Even during the most brutal days of Syria's 11 year civil war, the airport remained functional. It is divided into a civilian and military section. Satellite photos show runways with at least three craters on each side.

Rami Abdurrahman, who heads the Britain-based Syrian Observatory for Human Rights which monitors the conflict, stated that the strikes also damaged or hit runways. Also, military positions south of Damascus were hit.

Hezbollah and Syria remained neutral about the incident despite the escalated violence. Syrian state media reported that one person was injured by Israeli strikes and that significant damage to infrastructure occurred. The main civilian runway was unusable until further notice. While repairs were being made, flights were rerouted to Aleppo’s airport.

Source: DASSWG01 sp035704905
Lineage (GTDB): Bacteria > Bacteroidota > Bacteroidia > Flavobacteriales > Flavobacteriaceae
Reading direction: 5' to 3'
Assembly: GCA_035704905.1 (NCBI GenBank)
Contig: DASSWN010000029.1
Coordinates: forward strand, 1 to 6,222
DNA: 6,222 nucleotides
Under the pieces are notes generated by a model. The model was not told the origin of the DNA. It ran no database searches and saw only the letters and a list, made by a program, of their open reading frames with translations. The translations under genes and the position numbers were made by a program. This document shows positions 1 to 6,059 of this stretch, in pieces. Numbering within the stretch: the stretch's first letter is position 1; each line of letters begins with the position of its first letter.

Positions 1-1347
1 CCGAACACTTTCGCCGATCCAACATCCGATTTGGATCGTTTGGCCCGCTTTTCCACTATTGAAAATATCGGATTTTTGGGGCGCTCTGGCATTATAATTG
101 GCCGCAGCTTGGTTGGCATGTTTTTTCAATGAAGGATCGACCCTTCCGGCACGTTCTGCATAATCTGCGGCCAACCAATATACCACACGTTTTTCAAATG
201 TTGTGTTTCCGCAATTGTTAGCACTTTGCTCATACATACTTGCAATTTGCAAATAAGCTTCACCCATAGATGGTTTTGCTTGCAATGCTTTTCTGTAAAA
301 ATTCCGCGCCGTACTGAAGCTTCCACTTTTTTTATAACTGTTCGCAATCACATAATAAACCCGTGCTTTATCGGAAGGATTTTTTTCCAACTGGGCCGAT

Sunday's inspection was conducted by Hussein Arnous, the Syrian Prime Minister. SANA posted photos showing a bulldozer working at what appeared to have been the runway. Another photo showed damage inside the airport's rooms, with glass broken out, chairs left unsupported and cables hanging from the ceiling.

Israeli media reported that the latest attack was meant to stop the flow of precision-guided missiles to Hezbollah.

Yossi Yehoshua, a military affairs analyst, wrote in Israel's daily Yedioth Ahronoth about Iranian attempts to increase their aerial operations. He said that they first used cargo planes and then hid the weapons in Damascus International Airport hangars. He said that Iran and Hezbollah now use civilian flights to Damascus or Beirut to smuggle military material to Hezbollah.

Yehoshua wrote that material is made up of small pieces that appear innocuous enough to be hidden inside civilian baggage.

Amos Harel is a senior military correspondent of Israel's Haaretz daily. He wrote that Iran seeks ways to circumvent Israeli disruptions, and that recently, some of the most advanced systems were smuggled into hand luggage on commercial flights.